And time has come for the officials in the ministry to accept the sectoral reality.

    Media Council Wrong to Register Journalists.

    As of now the Uganda Media Council cannot sanction the Observer Editor over failure to have registered their particulars or any other journalist, and if this happened, it is illegal according to the High Court’s ruling that was given in January 14, 2021 petition filed by Centre for Public Interest Law (CEPIL) and journalists under the Editors Guild against the Attorney General for Media Council.

    Filing of this petition was prompted by December 20th 2020, then the Deputy Inspector General of Police Maj. Gen. Paul Lokech’s public statement that the Police would block journalists without the Media Council Press cards from covering the 2021 general elections, in reference to the flawed Media Council guidelines for the 2021 general elections.

    Court declared that the registration of journalists by the Media Council of Uganda without an operational National Institute of Journalists of Uganda (NIJU) to enroll journalists in accordance with the Press and Journalist Act is illegal, irrational and procedurally irregular.

    Like Media Council, NIJU, as a creator of the bad law (Press and Journalist Act of 1995), has been at its death point from onset.

    The Councils’ purported guidelines had earlier been strongly protested by the UJA and other journalist organizations, noting that their intention was to curtail the enjoyment of press freedom ahead of the elections.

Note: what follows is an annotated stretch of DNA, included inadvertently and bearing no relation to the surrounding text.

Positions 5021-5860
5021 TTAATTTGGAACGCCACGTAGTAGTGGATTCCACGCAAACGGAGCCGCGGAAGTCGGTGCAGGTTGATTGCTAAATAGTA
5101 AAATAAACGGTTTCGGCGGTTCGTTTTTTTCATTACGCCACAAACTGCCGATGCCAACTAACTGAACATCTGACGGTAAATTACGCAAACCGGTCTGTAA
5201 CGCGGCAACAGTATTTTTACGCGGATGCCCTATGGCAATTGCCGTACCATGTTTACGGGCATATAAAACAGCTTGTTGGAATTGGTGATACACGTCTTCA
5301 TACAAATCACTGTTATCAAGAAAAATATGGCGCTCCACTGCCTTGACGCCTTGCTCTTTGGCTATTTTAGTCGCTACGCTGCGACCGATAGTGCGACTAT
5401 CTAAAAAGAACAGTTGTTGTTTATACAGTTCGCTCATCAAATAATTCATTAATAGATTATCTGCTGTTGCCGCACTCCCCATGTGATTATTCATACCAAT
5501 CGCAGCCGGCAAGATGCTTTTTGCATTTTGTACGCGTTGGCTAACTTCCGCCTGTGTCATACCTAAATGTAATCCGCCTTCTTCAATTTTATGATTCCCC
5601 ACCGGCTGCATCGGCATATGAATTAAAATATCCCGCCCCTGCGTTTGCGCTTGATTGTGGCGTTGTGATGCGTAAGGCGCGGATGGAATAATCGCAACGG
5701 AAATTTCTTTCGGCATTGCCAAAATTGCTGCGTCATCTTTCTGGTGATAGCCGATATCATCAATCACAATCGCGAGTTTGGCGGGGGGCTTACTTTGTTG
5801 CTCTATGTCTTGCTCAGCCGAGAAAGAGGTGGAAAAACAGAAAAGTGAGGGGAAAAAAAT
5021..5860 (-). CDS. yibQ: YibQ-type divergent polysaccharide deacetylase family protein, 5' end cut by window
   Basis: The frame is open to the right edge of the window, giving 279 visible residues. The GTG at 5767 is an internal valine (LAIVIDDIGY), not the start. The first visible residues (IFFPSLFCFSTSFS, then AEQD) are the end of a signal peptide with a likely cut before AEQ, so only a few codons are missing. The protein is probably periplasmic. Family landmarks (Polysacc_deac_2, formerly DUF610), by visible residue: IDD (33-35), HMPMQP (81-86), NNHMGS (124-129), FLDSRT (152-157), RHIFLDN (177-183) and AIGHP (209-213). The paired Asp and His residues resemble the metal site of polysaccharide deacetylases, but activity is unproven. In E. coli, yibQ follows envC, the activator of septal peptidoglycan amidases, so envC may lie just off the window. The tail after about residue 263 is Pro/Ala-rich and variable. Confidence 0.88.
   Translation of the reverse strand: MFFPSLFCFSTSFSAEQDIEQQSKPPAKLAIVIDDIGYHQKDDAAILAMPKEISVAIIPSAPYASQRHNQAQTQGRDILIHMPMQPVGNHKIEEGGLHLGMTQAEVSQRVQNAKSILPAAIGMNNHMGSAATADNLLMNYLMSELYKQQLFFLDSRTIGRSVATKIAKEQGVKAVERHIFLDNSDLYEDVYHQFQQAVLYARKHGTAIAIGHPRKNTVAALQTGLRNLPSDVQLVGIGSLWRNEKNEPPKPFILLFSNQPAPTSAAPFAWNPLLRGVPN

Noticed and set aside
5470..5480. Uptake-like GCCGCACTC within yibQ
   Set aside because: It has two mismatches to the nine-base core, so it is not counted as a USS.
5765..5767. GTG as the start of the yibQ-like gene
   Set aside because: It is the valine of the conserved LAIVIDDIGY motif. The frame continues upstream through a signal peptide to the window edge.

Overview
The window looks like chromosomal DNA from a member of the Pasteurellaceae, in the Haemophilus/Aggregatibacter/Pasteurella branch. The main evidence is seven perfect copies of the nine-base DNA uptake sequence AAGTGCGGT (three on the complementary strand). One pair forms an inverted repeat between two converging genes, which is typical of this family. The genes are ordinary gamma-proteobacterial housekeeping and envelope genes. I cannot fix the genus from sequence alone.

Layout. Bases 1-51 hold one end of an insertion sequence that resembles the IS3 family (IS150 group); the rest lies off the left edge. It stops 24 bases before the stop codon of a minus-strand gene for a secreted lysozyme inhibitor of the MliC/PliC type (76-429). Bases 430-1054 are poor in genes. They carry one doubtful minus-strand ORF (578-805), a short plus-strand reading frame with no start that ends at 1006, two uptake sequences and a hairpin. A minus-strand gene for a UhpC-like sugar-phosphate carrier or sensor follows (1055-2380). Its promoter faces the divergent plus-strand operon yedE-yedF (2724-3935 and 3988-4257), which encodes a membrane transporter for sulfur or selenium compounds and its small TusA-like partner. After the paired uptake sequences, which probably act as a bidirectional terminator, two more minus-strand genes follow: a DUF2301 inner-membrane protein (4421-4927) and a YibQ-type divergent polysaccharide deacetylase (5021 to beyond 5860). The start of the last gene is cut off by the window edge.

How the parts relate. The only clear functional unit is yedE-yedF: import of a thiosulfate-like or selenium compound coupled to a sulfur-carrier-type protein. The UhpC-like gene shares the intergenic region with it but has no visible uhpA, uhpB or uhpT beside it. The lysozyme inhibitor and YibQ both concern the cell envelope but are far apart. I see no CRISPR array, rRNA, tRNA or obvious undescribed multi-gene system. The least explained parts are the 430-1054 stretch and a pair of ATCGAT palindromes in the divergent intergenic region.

The trial judge Esther Nambayo stressed that without the functioning of the NIJU, the Media Council would be acting outside its mandate to register and issue practicing certificates to journalists in Uganda.

    Court also issued an order of permanent injunction restraining the implementation of the illegal and irrational directives of the Media Council.

    Now one wonders how the Observer newspaper will be subjected to penalties by the same Council in moribundity of the would-be journalists’ registration authority!

    Would one therefore, be wrong if they describe as contempt of Court the Council’s decision with regard to the Observer journalists’ fate?

    Would it be wrong for journalists to believe that the Council’s intervention during this time is an attempt to gag critical journalism that helps with pointing to the ills in the society that should instead be addressed by the relevant authorities?


    “The Pen is Mightier Than the Gun”.

    This article was written By Emmanuel Kirunda, Journalist and Secretary General, Uganda Journalists Association (UJA).


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    OPINION: Bobi Wine’s NUP At Crossroads As Internal Strife & Looming Split Paves Way For Gen. Museveni To Reclaim Buganda…



    NUP boss Bobi Wine. Inset is President Museveni. On the left is the writer George Mubiru